THE FRENCH NOEL
N'avien jamai vist aqueu visage Se soun tout-d'un-cop mes a japa.
Lei pastre dessus la paio Dourmien coume de soucas ; Ouand an aussi lou bru dei sounaio Au crcsegu qu'ero lou souiras.
S'eron de gent resounable, Vendrien sens estrc envita : Trouvarien dins un petit estable La lumiero emai la verita." * "
As for La Monnoye, here is a translation of one of his satirical verses :—" When in the time of frost Jesus Christ came into the world the ass and ox warmed Him with their breath in the stable. How many asses and oxen I know in this kingdom of Gaul ! How many asses and oxen I know who would not have done as much !"12
Apart from the rustic Noels, the eighteenth century produced little French Christmas poetry of any charm. Some of the carols most sung in French churches to-day belong, however, to this period, e.g., the " Venez, divin Messie " of the Abb6 Pellegrini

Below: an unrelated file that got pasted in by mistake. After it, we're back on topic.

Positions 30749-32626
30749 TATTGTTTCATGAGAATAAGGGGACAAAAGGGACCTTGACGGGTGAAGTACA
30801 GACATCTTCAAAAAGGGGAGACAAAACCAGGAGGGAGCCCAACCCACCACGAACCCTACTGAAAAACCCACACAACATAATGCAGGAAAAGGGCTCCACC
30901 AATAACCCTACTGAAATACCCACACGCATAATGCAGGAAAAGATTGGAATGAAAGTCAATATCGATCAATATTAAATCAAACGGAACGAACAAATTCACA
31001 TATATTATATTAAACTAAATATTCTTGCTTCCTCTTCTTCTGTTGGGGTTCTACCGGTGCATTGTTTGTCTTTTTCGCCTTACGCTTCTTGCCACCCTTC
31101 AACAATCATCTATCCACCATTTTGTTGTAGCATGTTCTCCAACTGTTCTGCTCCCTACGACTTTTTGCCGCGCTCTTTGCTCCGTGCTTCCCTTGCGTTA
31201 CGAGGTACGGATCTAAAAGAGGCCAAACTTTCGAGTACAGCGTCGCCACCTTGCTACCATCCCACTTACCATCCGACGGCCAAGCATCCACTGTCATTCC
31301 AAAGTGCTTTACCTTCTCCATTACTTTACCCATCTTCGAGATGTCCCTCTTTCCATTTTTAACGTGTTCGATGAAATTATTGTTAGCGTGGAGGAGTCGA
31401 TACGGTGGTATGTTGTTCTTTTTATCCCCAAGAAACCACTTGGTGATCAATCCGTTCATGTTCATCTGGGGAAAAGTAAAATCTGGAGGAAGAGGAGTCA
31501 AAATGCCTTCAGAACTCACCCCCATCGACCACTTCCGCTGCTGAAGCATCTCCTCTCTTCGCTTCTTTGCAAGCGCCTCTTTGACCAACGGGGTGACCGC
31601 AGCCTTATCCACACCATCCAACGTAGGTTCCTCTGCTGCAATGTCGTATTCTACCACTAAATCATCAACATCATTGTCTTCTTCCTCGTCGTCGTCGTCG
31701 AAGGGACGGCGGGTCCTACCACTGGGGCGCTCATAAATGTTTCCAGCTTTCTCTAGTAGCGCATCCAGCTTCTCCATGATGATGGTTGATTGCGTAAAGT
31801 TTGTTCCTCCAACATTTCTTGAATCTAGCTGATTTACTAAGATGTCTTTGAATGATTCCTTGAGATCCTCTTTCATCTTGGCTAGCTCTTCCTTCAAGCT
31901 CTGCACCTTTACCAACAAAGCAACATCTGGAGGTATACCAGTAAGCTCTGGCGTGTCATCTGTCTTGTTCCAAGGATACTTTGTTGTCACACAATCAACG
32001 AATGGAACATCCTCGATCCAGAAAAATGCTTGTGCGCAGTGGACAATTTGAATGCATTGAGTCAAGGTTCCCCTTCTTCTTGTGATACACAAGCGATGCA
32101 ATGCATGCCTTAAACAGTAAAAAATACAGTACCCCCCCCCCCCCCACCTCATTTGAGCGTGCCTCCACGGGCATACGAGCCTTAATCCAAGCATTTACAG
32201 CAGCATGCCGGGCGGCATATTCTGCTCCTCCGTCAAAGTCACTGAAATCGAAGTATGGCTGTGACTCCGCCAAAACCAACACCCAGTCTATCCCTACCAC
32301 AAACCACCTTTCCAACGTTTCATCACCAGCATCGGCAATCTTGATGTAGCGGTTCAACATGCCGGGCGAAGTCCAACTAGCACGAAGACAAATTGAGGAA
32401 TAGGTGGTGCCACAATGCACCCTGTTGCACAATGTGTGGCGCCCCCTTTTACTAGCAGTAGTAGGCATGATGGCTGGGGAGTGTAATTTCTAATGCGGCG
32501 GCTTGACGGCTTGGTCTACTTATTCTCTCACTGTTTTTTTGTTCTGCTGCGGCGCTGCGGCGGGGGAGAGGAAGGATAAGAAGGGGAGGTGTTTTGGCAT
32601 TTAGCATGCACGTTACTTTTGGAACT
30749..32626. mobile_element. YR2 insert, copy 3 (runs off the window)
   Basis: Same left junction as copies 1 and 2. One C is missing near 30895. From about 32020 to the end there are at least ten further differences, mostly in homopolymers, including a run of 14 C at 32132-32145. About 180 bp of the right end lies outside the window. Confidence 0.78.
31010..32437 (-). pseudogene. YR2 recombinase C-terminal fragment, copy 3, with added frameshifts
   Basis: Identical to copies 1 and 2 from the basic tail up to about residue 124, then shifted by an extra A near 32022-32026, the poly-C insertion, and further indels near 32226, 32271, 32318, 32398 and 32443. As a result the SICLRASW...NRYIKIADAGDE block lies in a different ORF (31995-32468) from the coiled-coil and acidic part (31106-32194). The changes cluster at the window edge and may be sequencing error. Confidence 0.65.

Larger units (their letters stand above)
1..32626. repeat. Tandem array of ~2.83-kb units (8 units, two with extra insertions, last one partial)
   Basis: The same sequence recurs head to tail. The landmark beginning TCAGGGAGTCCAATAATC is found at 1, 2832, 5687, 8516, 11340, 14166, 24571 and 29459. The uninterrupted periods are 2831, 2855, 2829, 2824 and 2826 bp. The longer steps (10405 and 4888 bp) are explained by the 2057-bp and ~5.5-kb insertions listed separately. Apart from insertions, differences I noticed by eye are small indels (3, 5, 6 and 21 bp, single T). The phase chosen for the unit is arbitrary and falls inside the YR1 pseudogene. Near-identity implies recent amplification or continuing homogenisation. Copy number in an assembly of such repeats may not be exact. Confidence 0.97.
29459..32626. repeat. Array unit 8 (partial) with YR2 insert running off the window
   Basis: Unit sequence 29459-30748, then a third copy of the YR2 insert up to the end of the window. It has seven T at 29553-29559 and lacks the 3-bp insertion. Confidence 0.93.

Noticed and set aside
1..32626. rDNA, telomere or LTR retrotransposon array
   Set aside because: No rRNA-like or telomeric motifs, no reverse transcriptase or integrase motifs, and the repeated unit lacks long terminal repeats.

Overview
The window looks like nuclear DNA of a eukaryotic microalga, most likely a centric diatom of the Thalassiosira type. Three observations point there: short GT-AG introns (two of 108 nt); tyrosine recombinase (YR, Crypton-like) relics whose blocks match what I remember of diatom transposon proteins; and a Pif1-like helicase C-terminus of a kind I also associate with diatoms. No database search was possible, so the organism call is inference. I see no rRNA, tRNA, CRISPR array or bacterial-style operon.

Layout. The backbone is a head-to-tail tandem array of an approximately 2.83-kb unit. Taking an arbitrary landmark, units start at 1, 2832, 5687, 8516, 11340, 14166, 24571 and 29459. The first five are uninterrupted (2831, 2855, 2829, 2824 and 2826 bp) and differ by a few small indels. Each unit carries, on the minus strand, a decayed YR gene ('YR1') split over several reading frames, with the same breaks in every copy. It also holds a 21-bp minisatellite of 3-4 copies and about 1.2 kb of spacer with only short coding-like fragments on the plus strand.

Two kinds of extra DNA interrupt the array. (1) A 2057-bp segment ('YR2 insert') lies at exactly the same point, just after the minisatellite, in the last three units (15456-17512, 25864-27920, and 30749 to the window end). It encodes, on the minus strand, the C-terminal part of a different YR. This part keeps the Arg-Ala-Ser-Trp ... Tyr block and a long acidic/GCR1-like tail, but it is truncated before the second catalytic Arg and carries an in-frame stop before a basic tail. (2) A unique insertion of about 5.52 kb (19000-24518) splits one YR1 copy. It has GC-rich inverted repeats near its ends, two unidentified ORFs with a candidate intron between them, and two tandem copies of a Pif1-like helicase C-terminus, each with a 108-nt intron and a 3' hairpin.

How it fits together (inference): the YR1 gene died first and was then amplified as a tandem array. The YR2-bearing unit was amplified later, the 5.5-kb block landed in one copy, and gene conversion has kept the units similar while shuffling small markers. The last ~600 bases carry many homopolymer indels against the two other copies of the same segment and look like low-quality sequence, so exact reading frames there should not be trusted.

One cannot leave the France of the seventeenth and eighteenth centuries without some mention of its Latin hymnody. From a date near 1700, apparently, comes the sweet and solemn " Adeste, fideles" ; by its music and its rhythm, perhaps, rather than by its actual words it has become the best beloved of Christmas hymns. The present writer has heard it sung with equal reverence and heartiness in English, German, French, and Italian churches, and no other hymn seems so full of the spirit of Christmas devotion—
* " When midnight sounded I leapt from my bed to the floor, and I saw a beautiful angel who sang a thousand times sweeter than a nightingale. The watch-dogs of the neighbourhood all came up. Never had they seen such a sight, and they suddenly began to bark. The shepherds under the straw were sleeping like logs : when they heard the sound of the barking they thought it was the wolves. They were reasonable folk ; they came without waiting to be asked. They found in a little stable the Light, even the Truth."